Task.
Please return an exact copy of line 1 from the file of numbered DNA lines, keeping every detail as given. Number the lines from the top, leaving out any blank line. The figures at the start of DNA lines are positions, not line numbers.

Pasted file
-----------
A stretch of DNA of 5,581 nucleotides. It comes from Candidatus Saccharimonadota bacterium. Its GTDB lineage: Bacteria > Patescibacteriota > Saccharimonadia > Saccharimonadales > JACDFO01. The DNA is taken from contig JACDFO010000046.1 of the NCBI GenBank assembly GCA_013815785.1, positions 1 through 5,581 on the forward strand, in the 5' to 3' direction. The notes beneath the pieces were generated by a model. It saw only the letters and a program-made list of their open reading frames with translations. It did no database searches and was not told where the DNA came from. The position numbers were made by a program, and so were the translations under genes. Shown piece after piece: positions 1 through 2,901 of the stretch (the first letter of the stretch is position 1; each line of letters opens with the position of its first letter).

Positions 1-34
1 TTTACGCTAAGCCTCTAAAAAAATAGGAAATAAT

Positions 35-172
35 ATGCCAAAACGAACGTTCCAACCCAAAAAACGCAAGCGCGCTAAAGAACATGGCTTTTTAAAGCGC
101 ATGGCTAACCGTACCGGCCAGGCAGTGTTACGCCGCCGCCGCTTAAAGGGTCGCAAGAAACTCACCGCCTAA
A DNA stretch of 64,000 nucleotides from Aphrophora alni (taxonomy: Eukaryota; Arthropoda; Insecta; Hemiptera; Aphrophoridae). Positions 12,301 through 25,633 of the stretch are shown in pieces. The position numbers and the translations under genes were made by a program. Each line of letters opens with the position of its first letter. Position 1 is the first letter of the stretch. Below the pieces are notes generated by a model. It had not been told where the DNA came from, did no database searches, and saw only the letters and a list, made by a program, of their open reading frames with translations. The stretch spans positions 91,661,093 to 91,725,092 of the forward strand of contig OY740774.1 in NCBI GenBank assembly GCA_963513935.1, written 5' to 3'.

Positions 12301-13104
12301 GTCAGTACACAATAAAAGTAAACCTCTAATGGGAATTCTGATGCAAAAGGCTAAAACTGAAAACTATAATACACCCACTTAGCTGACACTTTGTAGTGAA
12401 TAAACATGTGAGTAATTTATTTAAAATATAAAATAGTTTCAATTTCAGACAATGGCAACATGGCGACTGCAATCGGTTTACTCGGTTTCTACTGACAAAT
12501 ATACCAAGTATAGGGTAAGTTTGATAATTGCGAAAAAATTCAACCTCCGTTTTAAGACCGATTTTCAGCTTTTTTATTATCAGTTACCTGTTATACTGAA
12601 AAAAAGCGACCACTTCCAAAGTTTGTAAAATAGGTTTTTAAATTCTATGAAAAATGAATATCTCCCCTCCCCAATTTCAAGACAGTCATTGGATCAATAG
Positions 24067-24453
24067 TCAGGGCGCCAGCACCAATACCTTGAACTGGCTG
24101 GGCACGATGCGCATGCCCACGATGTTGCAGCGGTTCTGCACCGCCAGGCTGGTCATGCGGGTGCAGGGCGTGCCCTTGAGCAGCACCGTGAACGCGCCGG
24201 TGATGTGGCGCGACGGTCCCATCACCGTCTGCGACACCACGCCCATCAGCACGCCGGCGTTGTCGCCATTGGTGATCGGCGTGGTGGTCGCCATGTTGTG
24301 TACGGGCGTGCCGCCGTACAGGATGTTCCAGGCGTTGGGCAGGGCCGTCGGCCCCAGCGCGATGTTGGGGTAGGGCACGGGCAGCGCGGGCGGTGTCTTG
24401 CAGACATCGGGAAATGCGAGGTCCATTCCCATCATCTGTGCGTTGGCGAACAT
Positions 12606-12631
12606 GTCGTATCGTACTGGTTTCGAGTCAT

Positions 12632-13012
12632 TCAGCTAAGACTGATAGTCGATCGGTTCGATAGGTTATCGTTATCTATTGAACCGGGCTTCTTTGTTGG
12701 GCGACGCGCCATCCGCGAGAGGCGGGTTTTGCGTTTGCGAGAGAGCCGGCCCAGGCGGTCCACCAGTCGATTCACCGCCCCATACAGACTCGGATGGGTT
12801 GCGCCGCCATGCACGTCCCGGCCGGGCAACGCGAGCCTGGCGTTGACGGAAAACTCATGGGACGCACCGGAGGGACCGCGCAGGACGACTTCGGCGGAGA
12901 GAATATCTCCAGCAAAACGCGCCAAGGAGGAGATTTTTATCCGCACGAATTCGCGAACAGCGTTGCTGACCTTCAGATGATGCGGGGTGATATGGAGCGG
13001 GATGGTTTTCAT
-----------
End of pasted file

A stretch of DNA of 5,581 nucleotides. It comes from Candidatus Saccharimonadota bacterium. Its GTDB lineage: Bacteria > Patescibacteriota > Saccharimonadia > Saccharimonadales > JACDFO01. The DNA is taken from contig JACDFO010000046.1 of the NCBI GenBank assembly GCA_013815785.1, positions 1 through 5,581 on the forward strand, in the 5' to 3' direction. The notes beneath the pieces were generated by a model. It saw only the letters and a program-made list of their open reading frames with translations. It did no database searches and was not told where the DNA came from. The position numbers were made by a program, and so were the translations under genes. Shown piece after piece: positions 1 through 2,901 of the stretch (the first letter of the stretch is position 1; each line of letters opens with the position of its first letter).